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OPINION: Is high speed rail a threat to short haul air travel?

OPINION: Is high speed rail a threat to short haul air travel?
Across Europe there is emerging demand for more and better HSR connectivity to compete with and mitigate environmental impacts of short haul air travel (Image credit: @potowizard/Adobe Stock)

A couple of weeks ago I went on a European holiday to France and Switzerland. Nothing exceptional in that, except for the first time ever all travel was by rail and I had an opportunity to reflect on the viability of High Speed Rail (HSR) as a sustainable alternative to short haul flying.

HSR is well embedded across several European countries, with France having led the way since the 1970s with its ever-improving TGV network and most recently with the emergence of low-cost HSR operating across France and Spain. In Europe, high speed trains travel at speeds of around 300kph (189mph) with variation between 250-350kph depending on the train and infrastructure capabilities. There is also ongoing investment in HSR infrastructure and rolling stock across a number of European countries.

Much of this is to facilitate modal shift in transport choice over shorter distances. Perhaps the most notable legislative example of forced change is in France, where domestic short haul point-to-point flights have been banned if rail can substitute for journey times of up to two and a half hours. There are some interesting exemptions, mostly where the frequency of train departures would not facilitate a viable working or visit day at the destination or enable a same day return journey.

While it sounds very significant – and it is – it only impacts around 3 per cent of French domestic air traffic and a very small volume of emissions. Notably, connecting traffic is exempt. However, the precedent has been set and there are already calls for wider implementation.

Technology companies such as Dohop have stepped into the space of providing intermodal ticketing for air-to-rail connectivity in various markets, with Germany being an interesting case. While the behaviour is encouraged and there is customer demand, recent reliability of the German rail network has made this an object of frustration and some ridicule. So called ‘AIRail’ in Germany has a long history going back over 20 years with DB (the German rail operator) and Lufthansa leading the way.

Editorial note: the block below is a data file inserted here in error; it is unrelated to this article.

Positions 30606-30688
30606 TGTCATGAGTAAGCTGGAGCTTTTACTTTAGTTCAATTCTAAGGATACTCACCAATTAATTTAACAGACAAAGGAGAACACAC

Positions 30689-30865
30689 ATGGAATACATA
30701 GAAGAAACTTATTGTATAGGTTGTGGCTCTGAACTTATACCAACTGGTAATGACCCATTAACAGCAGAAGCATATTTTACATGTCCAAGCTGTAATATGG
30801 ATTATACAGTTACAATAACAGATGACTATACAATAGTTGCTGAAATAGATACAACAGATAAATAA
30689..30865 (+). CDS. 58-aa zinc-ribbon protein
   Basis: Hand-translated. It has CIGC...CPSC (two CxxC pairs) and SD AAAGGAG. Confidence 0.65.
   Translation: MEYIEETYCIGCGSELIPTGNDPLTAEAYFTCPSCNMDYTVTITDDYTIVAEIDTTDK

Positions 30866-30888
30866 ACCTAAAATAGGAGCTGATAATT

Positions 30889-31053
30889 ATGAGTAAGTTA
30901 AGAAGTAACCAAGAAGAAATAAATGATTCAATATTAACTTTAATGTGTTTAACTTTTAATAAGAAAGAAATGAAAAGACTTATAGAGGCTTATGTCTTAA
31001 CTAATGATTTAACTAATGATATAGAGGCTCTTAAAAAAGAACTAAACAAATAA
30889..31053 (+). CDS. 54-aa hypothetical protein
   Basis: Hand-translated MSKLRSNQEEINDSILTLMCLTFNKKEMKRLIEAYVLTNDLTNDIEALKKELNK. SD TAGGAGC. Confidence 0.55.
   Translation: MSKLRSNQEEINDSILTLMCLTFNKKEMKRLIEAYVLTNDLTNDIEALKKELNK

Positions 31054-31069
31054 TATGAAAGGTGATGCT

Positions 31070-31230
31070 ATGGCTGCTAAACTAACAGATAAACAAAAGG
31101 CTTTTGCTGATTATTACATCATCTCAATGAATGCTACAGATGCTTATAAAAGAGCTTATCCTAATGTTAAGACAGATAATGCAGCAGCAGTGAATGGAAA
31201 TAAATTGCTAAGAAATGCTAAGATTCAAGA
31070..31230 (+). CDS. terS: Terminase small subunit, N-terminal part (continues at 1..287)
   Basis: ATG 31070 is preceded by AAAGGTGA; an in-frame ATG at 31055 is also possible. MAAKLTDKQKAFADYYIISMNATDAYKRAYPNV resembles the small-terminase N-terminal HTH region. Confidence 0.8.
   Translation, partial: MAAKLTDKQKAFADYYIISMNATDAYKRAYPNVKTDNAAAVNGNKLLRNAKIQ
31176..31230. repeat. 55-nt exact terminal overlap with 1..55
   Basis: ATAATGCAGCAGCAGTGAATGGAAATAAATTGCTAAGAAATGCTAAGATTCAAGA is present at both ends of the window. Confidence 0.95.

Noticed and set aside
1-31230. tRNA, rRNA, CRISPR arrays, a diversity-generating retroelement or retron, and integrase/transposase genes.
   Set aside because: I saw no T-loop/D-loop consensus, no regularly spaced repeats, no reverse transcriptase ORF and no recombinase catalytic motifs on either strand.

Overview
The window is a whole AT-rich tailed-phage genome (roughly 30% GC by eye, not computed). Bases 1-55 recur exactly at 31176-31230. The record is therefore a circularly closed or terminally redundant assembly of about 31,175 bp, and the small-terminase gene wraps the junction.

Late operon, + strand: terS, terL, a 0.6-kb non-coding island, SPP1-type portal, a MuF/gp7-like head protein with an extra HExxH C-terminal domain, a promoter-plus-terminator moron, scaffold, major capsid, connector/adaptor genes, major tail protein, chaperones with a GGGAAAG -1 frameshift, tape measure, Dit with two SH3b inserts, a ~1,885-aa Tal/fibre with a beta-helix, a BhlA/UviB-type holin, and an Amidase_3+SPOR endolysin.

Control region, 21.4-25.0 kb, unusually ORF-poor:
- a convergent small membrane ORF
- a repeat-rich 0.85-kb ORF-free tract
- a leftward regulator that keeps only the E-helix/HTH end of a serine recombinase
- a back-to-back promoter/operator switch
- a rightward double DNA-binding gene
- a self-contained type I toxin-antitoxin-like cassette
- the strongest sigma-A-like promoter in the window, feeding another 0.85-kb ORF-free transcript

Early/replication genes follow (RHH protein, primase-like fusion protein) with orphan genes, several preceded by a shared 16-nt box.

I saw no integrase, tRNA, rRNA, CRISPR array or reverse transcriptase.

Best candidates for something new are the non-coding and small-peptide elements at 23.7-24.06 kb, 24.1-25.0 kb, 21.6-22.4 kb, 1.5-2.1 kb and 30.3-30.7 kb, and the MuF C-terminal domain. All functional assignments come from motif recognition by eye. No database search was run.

In recent years easyJet has extended its ‘Worldwide by easyJet’ product to include rail ticket integration in Germany and, in 2023, Star Alliance announced a seamless ticketing offer via Frankfurt, initially with Lufthansa only, but with United Airlines having now also come onboard.

Oana Savu, chief strategy officer at Dohop, speaking recently at Coventry University, argued that intermodal air-to-rail is the best way to mitigate the environmental negatives of short haul air travel, but observes that even greater investment in the HSR network is needed across Europe. The challenges of expanding HSR in the UK are well documented through the recent and long debate about further investment in HSR infrastructure, ultimately resulting in curtailing and killing expansion of HS2 beyond Birmingham. The government was politically unwilling to make the case for infrastructure investment when the scale of the project would mean that ultimate costs would be unknowable in the short to medium-term.

Across Europe there is emerging demand for more and better HSR connectivity to compete with and mitigate environmental impacts of short haul air travel. It is also clear that investment in infrastructure is both costly and difficult to sell politically in some markets, but change does appear to be on the horizon.

My own recent experience of HSR was positive with a much lower stress boarding experience and the trains being overall more comfortable than aircraft. I can certainly see the attraction for many potential journeys across the continent, although connectivity from the UK is entirely centred on London and transit via the Channel Tunnel. Beyond this there is the potential logistical challenge of changing stations, which I personally viewed to be similar to changing terminals at some large airports and really was much less problematic than having to navigate various security checkpoints and screening processes.

Perhaps the most notable negative was pricing, where the cost was more than would have been paid for flying even when booked in advance. For flights, I’ve become an expert at getting the best value from a variation of low-cost airlines and reward miles, but to use Avios in the UK invariably means travelling to Heathrow (or Gatwick) and that for me, involves extra time and cost, including sometimes an overnight hotel.

The pricing of low-cost flights is a long-standing area of contention that staggers issues of cost, profitability and democratisation pitched against the real cost of flying and its environmental impact. The emergence of low-cost HSR (OUIGO in France and Spain), and indeed services such as Lumo in the UK (although not high speed), may start to address that issue.

My recent experience means that I will now give serious consideration to rail for European travel, but I’m not convinced that the supremacy of short haul air travel is immediately under threat. There are too many markets that are underserved by appropriate rail infrastructure, but  we need to look to the 10-year horizon, when the world and technology will have evolved even further and, of course, things can change politically very quickly. At the very least airlines and airports need to seriously consider how they integrate into a more intermodal transport system.